Following the unprecedented economic turmoil, market volatility, and government intervention of the last two years, many investors felt that the painful lessons from the downturn had yielded a “new normal.” The term, coined by PIMCO executive Mohamed El-Erian, has seen its scope expand to describe an era where risk aversion runs high, caution trumps emotion and the “castle in the air” approach to investing has been left by the wayside in favor of a more practical “firm foundation” methodology.
But certain areas of the financial markets are becoming reminiscent of the old normal. “In the high-yield credit markets, it is time to party like it’s 2006,” writes Peter Lattman. After running from high risk debt issues for the last two years, investors are now flocking to junk bonds, and many companies are raising more capital than planned from oversubscribed debt offerings. According to Thomson Reuters, $11.7 billion in high-yield debt was raised last week, an all-time record (the previous mark was set in November 2007).
The boom in junk bond markets has some concerned that investors are ignoring risk in the chase for yield. Also disturbing is the ultimate use of the cash being raised. Issuers aren’t facing an abundance of positive ROI operational opportunities, but rather are looking to improve balance sheets, push back existing debt, and even make dividends to shareholders. Beyond the obvious default risk inherent in junk bonds, some see additional reasons to be wary when investing in high yield debt. “It’s good that fewer companies are failing,” writes Agnes Crane. “But high debt prices don’t leave room for 2010’s biggest financial market risk: the potential fallout when central banks withdraw from markets.”
The sudden popularity of high yield debt is easy enough to explain. When equity markets bottomed in March, attractively-priced stocks were abundant and bargain hunters had a field day scooping up undervalued securities. But following a significant run-up that has seen many benchmarks gain more than 50% from bear market lows, equity bargains are now hard to come by. Meanwhile, a still fragile recovery has forced the government’s hand on many economic policies, and the Federal Reserve has indicated that it will keep interest rates near zero for the foreseeable future. With unattractive yields on Treasuries, investors have become willing to take on more risk to gain fixed income returns.
According to the Wall Street Journal, the average gap between yields on high-yield bonds and U.S. Treasuries is about 6%, down from 6.4% at the start of 2010. At the height of the credit bubble in early 2007, the spread was less than 3%, and had increased to about 22% at the peak of the financial crisis in December 2008. With spreads still more than twice the pre credit bubble level, a collapse of the market isn’t imminent. But some experts think investors are becoming blind to risk once again, essentially writing off a repeat of a worst case scenario. “They’re all yield junkies,” said Lazard Freres vice chairman Barry Ridings recently. “Did everyone forget that 2008 happened?”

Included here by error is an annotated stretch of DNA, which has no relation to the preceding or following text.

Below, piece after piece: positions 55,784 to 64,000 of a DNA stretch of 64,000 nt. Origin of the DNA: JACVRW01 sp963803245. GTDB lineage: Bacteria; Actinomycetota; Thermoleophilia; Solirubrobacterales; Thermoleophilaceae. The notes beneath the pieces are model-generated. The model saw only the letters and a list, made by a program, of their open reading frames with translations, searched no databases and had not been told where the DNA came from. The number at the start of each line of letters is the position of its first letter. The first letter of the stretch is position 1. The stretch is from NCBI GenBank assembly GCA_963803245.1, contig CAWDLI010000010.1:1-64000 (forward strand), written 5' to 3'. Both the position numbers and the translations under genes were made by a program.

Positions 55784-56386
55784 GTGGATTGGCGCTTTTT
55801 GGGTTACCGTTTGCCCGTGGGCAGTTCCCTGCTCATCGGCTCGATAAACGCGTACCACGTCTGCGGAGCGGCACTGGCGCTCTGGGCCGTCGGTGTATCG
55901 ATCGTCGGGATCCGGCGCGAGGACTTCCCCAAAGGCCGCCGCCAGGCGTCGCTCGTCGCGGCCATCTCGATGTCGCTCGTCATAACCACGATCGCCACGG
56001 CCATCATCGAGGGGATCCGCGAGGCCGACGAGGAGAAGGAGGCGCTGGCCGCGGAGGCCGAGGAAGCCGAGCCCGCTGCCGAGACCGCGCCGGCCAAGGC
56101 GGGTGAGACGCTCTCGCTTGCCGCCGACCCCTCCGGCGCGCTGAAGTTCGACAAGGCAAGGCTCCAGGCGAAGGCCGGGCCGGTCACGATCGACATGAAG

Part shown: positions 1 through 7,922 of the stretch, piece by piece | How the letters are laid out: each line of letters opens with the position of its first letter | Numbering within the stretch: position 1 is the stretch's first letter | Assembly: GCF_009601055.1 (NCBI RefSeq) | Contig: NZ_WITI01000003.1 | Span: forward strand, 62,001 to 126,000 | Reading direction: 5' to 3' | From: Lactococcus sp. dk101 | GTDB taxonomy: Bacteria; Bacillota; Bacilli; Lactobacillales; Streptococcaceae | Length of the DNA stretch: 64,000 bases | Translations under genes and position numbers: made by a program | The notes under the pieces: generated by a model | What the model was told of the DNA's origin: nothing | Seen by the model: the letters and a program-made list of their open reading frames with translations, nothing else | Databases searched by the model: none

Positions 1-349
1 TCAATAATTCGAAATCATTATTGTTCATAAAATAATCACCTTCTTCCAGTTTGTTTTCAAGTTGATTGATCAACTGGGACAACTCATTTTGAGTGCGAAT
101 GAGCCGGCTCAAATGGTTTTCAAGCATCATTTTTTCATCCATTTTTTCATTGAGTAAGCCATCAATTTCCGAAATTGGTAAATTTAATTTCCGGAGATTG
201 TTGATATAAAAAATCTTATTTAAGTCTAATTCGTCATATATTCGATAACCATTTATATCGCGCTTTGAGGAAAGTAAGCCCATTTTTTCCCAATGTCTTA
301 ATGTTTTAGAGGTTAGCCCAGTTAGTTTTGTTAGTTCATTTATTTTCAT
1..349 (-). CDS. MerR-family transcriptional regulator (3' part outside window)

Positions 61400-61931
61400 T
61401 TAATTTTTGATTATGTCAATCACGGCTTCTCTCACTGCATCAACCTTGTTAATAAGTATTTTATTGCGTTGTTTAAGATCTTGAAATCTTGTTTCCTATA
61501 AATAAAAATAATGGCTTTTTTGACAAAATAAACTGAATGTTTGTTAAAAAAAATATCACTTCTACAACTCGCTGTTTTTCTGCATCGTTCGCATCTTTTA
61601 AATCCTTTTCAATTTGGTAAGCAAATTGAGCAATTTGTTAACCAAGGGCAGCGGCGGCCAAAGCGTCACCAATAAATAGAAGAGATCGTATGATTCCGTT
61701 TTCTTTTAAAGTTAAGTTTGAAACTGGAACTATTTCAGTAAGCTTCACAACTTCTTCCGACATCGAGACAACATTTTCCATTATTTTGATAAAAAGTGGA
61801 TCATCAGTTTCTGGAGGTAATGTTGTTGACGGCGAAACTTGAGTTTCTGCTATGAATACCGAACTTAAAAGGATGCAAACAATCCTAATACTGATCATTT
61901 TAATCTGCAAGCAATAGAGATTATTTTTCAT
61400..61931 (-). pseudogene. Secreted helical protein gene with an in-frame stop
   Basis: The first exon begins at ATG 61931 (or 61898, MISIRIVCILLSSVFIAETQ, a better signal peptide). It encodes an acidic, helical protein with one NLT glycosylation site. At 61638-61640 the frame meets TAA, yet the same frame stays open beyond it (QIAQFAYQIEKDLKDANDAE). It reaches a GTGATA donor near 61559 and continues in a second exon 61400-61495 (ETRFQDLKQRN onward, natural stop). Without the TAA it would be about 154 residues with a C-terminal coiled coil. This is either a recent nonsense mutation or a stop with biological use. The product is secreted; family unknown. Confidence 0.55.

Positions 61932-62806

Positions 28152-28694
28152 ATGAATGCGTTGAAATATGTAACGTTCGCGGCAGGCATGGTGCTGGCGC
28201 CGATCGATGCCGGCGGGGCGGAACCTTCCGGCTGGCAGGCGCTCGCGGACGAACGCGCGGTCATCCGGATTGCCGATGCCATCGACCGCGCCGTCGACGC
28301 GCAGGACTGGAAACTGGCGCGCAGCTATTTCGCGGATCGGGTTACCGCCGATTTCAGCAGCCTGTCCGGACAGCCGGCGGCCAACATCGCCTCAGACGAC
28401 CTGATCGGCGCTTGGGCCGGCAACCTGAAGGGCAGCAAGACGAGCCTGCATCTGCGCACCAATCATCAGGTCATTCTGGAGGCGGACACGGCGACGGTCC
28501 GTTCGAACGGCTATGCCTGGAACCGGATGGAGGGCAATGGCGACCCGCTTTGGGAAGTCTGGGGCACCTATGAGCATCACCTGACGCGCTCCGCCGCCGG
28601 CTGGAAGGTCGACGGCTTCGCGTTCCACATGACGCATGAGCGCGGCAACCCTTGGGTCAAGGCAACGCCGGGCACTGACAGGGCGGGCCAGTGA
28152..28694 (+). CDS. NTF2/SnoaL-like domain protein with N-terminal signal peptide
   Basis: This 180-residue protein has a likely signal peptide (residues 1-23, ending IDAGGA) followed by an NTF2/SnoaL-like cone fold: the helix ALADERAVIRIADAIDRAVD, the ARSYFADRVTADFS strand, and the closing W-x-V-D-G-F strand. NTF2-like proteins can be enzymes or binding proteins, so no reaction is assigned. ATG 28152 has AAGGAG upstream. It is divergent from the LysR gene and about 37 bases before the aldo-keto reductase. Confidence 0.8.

Junk Bond ETF Options
Junk bond ETFs delivered solid returns in 2009, and also swelled in size as investors embraced exchange-traded products as an efficient way to access this corner of the fixed income market. More than $4.4 billion flowed into the three junk bond ETFs last year.
For investors willing to overlook the significant risk characteristics of high yield bonds, there are several ETF options. Likewise, investors looking to short junk bonds can make that play in a number of different ways ((for more head-to-head ETF comparisons, sign up for our free ETF newsletter):
- iShares iBoxx $ High Yield Corporate Bond Fund (HYG): This ETF offers impressive depth of exposure to the junk bond market, holding nearly 300 individual securities. HYG also diversifies its exposure across all sectors of the economy, investing in debt from oil and gas companies, financial institutions, and technology firms, among others. HYG maintains a fund credit rating from S&P of B- and charges expenses of 0.50%.
- SPDR Barclays High Yield Bond ETF (JNK): Based on the Barclays Capital High Yield Very Liquid Index, this ETF invests in more than 150 speculative bonds. JNK was recently offering a 30-Day SEC Yield of almost 8.6%, 40 basis points more than HYG.
- PowerShares High Yield Corporate Bond Portfolio (PHB): This ETF is the smallest of the three junk bond ETFs, but still has a market cap of about $200 million and average daily volume of about 100,000 shares. This ETF has about 50 holdings and tracks an equal-weighted index, thereby limiting exposure to any one debt issue or issuer.
Disclosure: Author holds a long position in JNK.